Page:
Ah, synergy. The fourth episode of the third season of Top Chef Masters brought together those who can't eat anything with those who can cook anything. Yes, The Biggest Loser contestants were in the house, and the cheftestants were tasked with making a severely reduced calorie version of their favorite foods. But would two of the two most successful shows in the NBC Universal world taste great together?
Quickfire Challenge: Make a masterful cheese dish in 12 minutes. Elimination Challenge
This held all the promise of a delicious start to a fulfilling episode, until host Curtis Stone announced that the cheftestants would have only 12 minutes to make a dish that would be judged by Norbert Wabnig -- the owner of the Cheese Store in Beverly Hills. The time, parameters on reality-cooking shows are getting ridiculous. We don't have to make our quota at the drive-through here. Let's at least give the chefs a chance to cook a protein.
Chef Celina Tio goes straight for the manchego cheese, noting that it's "always in my fridge." She'll pair it with sherry, carrots, figs and golden raisins in a dish that's considered "very good" by Wabnig. Chef Floyd Cardoz's cotija elote (corn on the cob with a dusting of cayenne pepper) gets dinged for being too spicy.
"You're from California, you should know about Mexican food," Cardoz intones at the television screen where the cheftestants are watching Wabnig and Stone eat.
The winner is chef Traci Des Jardins, who makes a prosciutto and colombier carpaccio. A beautifully arranged cheese plate earns $5,000 for her charity and immunity. But with 12 minutes to cook, that seemed a win of strategy as much as flavor.
: Make beautiful food for a calorie-conscious diet. Teams of three will have to produce breakfast, lunch and dinner dishes (including a brownie dessert) that total fewer than 1,500 calories.
The beautiful table of cheese is squirreled away and will not be mentioned again because now Top Chef Masters
is about getting healthy. The Biggest Losers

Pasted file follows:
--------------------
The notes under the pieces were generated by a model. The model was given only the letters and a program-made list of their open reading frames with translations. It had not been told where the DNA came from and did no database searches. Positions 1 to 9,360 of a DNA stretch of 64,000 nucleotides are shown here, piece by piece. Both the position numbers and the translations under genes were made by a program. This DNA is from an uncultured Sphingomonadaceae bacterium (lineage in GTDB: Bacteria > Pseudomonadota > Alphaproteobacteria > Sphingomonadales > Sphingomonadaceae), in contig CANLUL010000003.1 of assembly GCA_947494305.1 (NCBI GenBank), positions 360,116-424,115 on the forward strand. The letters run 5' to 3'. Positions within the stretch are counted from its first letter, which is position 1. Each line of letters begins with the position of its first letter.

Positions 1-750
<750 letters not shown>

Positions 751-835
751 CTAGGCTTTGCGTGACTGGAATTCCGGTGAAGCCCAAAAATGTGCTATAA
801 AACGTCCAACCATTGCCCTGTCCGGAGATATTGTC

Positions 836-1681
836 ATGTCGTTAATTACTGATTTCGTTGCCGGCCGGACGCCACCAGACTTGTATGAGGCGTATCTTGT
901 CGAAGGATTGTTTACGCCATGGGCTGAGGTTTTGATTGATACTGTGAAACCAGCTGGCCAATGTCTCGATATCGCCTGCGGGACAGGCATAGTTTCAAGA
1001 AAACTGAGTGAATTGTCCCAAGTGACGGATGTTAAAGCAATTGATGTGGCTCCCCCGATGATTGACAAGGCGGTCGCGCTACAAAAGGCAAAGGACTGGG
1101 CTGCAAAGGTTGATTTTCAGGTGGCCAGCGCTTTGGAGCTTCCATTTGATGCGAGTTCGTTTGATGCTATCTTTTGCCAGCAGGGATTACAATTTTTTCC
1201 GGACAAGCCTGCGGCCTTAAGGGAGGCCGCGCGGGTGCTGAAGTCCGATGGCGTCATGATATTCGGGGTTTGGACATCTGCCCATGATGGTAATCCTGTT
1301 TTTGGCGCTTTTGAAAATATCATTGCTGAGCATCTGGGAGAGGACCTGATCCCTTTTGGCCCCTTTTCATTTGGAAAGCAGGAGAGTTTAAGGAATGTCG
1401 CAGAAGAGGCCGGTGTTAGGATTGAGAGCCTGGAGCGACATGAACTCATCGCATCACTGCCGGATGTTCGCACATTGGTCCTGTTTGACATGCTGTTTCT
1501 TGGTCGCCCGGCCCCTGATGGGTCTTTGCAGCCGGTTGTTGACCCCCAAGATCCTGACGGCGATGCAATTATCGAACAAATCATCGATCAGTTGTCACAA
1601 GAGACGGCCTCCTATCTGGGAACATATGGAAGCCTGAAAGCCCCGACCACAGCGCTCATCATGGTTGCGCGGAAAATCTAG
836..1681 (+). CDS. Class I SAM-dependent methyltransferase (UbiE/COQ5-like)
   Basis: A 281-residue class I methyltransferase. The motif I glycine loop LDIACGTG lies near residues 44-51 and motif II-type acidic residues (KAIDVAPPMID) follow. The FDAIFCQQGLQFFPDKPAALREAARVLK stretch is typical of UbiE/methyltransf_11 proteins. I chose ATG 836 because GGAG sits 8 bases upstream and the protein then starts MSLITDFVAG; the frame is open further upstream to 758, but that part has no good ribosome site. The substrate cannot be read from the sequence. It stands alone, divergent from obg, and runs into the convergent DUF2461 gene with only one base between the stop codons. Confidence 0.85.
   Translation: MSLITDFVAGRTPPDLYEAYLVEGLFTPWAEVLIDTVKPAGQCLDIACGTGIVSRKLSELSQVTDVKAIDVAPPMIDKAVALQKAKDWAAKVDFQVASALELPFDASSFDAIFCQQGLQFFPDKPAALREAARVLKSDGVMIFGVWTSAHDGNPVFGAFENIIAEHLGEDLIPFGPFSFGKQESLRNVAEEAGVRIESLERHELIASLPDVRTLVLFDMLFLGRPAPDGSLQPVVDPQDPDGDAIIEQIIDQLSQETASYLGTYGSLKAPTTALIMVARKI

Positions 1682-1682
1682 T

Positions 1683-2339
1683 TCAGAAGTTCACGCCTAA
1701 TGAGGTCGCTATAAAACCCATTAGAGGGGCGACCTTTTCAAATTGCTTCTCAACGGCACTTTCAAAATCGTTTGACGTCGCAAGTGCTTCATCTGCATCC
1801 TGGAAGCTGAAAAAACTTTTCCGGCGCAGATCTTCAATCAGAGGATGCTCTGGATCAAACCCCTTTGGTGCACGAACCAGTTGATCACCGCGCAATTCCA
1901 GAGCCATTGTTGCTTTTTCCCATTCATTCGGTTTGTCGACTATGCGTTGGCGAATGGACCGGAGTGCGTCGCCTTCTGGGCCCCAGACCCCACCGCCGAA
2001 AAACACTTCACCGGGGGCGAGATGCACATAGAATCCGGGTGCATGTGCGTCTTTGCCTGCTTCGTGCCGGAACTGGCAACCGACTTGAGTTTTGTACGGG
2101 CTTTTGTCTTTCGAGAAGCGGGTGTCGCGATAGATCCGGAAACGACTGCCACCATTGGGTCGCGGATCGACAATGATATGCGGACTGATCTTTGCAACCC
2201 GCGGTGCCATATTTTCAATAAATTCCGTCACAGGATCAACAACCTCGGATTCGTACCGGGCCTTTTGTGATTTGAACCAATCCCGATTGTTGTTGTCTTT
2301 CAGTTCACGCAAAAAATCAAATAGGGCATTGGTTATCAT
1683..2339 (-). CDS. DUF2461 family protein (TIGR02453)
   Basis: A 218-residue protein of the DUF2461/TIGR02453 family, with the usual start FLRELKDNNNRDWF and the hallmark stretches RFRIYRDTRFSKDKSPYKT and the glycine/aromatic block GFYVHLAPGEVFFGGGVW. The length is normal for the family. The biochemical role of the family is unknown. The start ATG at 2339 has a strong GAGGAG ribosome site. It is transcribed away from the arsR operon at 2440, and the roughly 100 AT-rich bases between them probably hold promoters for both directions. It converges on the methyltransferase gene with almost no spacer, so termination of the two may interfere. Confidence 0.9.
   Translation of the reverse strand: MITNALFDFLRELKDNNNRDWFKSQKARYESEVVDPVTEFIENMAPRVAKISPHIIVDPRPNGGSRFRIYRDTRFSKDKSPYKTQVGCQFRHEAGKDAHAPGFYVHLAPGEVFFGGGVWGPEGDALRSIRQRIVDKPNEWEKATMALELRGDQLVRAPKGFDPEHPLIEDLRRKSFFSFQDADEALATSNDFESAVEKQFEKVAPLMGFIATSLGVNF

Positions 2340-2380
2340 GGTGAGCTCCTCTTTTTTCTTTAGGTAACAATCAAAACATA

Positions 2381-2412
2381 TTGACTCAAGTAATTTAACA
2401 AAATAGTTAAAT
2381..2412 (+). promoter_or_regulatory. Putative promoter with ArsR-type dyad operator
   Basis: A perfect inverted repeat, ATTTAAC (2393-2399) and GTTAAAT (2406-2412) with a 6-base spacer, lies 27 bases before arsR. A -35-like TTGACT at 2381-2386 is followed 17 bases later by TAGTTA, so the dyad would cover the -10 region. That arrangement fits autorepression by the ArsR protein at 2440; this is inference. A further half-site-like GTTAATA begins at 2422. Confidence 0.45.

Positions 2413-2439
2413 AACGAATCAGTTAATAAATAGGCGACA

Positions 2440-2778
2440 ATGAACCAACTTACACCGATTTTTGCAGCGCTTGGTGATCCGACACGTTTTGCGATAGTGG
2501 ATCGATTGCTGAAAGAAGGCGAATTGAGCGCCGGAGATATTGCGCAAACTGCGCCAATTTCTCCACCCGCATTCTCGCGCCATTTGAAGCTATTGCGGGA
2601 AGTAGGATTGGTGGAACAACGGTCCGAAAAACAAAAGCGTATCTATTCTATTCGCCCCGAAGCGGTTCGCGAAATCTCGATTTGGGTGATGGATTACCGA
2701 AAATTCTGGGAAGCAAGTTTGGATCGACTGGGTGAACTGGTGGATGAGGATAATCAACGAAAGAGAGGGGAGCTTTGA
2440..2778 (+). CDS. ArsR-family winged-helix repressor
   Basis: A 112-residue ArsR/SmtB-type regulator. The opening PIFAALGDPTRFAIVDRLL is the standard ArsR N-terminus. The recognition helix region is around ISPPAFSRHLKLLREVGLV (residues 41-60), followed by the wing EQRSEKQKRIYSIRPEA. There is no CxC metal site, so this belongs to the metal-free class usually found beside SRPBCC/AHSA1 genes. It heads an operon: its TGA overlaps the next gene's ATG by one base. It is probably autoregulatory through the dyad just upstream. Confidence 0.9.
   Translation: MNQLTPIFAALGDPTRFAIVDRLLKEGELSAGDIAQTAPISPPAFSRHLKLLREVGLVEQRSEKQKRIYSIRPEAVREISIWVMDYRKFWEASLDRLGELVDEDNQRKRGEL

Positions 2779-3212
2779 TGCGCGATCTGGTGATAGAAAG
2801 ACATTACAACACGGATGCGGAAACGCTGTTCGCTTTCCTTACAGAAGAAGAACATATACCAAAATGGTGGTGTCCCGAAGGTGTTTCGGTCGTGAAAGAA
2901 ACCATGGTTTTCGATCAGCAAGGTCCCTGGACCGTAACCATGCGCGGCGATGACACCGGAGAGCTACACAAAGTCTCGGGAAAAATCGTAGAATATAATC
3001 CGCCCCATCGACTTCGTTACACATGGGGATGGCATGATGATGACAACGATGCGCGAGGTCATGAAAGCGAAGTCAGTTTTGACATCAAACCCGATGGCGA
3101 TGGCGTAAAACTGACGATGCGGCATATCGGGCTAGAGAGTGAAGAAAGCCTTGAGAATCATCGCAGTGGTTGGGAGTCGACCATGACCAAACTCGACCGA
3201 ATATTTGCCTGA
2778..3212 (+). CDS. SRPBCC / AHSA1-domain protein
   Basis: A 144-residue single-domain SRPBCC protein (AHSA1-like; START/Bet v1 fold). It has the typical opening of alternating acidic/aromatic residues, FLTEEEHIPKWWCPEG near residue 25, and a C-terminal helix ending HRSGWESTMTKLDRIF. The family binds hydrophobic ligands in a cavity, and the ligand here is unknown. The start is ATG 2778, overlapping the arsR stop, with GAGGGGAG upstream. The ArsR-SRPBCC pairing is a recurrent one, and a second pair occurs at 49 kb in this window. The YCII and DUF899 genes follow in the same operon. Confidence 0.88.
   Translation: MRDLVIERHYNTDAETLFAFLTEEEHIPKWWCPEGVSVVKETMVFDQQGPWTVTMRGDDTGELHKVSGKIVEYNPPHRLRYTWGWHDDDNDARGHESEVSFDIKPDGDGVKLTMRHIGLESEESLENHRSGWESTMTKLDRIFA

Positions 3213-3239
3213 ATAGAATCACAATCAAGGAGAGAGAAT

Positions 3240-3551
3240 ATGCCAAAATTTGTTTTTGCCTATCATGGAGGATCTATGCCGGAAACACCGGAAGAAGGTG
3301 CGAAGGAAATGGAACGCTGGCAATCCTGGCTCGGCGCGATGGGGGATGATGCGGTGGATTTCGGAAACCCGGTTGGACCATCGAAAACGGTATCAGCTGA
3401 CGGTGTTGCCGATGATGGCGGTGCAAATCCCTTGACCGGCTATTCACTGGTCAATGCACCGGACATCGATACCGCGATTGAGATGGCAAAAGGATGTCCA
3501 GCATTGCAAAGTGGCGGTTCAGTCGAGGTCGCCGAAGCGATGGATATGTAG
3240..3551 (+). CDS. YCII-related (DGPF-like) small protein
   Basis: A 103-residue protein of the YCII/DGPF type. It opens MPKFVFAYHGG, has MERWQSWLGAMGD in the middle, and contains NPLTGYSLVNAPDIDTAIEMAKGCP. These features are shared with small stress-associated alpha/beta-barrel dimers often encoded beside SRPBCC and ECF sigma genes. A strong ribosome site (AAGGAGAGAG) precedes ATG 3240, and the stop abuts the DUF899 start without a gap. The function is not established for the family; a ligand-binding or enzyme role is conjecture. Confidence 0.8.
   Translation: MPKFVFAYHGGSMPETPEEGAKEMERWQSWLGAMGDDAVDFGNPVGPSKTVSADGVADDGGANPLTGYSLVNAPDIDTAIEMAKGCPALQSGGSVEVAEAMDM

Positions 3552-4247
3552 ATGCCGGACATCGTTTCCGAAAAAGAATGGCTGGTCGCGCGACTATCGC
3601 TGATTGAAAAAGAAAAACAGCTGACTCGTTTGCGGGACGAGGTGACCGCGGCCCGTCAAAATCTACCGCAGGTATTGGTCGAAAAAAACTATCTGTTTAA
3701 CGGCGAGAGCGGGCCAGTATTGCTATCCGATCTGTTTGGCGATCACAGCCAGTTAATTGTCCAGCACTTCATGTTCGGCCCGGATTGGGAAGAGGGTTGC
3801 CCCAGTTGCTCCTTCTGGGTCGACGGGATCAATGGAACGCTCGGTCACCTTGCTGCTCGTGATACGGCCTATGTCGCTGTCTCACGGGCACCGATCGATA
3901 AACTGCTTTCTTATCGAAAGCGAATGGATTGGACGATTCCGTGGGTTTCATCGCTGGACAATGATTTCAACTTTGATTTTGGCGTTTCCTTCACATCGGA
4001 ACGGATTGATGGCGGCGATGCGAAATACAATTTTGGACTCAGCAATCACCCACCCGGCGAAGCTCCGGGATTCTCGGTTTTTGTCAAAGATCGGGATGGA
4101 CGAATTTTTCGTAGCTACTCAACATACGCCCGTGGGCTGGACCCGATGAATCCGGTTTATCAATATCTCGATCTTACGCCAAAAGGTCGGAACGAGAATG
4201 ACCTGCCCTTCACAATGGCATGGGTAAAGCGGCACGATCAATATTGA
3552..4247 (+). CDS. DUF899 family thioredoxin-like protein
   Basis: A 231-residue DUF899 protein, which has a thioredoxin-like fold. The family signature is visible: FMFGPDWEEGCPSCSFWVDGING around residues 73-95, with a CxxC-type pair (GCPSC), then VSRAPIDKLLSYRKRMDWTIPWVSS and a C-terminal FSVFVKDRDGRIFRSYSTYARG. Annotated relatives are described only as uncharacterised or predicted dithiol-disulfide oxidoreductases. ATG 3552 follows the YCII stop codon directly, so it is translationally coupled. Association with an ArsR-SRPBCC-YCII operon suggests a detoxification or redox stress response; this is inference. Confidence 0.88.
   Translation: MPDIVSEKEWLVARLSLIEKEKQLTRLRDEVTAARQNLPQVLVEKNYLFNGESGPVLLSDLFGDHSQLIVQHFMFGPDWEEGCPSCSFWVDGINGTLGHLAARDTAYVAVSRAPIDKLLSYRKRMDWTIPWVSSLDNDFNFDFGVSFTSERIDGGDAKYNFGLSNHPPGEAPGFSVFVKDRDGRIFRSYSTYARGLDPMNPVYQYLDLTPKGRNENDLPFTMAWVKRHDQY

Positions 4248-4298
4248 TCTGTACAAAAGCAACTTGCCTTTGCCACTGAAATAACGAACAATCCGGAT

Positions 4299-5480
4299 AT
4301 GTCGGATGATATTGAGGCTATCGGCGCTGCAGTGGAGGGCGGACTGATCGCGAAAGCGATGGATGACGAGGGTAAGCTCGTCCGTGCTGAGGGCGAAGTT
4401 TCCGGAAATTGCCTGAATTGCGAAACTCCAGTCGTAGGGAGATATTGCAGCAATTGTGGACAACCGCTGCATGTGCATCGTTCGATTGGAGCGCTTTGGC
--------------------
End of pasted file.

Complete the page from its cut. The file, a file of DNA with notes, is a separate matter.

' trainers, host and contestants walk on set, alongside the full-fat versions of their favorite dishes.
While talking to Hannah about her diet bugaboo, fried chicken, chef Alex Stratta reveals two bombshells -- he's had cancer and he's managed to lose 90 pounds in the past two-and-a-half years. He's safe. Nobody goes home on a reality show the week they revealed that they had cancer. Chef Suvir Saran promises Irene that his veggie-burger version of her bacon cheeseburger will not "look like cat food."
The chefs have 90 minutes to cook and are being monitored by nutritionists with calculators. Chef Naomi Pomeroy is using Stevia to sweeten her french toast; chef Hugh Acheson has taken "shrink ray" to his steak and potatoes dish. The cheftestants are clearly out of their comfort zone.
Chef Celina Tio has a bacon, egg and cheese bagel. She swaps in turkey bacon and egg whites on Ezekial bread with celery root, parsnip and leek hash browns. Stone finds it a "little dry," but The Biggest Losers'
Olivia loves the protein in her bread choice.
Suvir's veggie burger, chef Mary Sue Milliken's poached egg and turkey hash, and Alex's fried chicken and cornbread are the critics' least favorites. Suvir talks about the obesity pandemic and asserts that he wanted to make a statement with his dish. Mary Sue didn't want a runny egg because she was hoping to please her diner, Jay. Alex knew his cornbread was like a "hockey puck."
"I can't take another minute in front of those judges," Mary Sue says. She'll probably have to as Suvir is sent to pack his knives.
And here we have the problem with Top Chef Masters
. We have a collection of chefs who don't take criticism particularly well because they're at a point in their careers where they've achieved success and they're being judged on gimmicks, rather than their best plates of food.
As a result, the kitchen is filled with bristly chefs who are a bit too serious because the challenges are inherently designed to make them present a dish that isn't masterful.
"This is not a Top Chef Masters dish," Grub Street's Alan Sytsma says of Milliken's eggs.
Well, Alan, this wasn't a Top Chef Masters
challenge; it was product placement. When was the last time you were blown away by a 400-calorie restaurant dish?
The show's previous two iterations had chefs producing dishes that were popping off the television screen even without the sensory inputs of taste or smell. Now, entire episodes just have the feeling of a rushed dash to make sure that something is on the plate. At this pace, the show might as well have been named Top Line Cook.
Line of the Night
: "I'm going to eat this as if I was in private," host Curtis Stone on Suvir's veggie burger.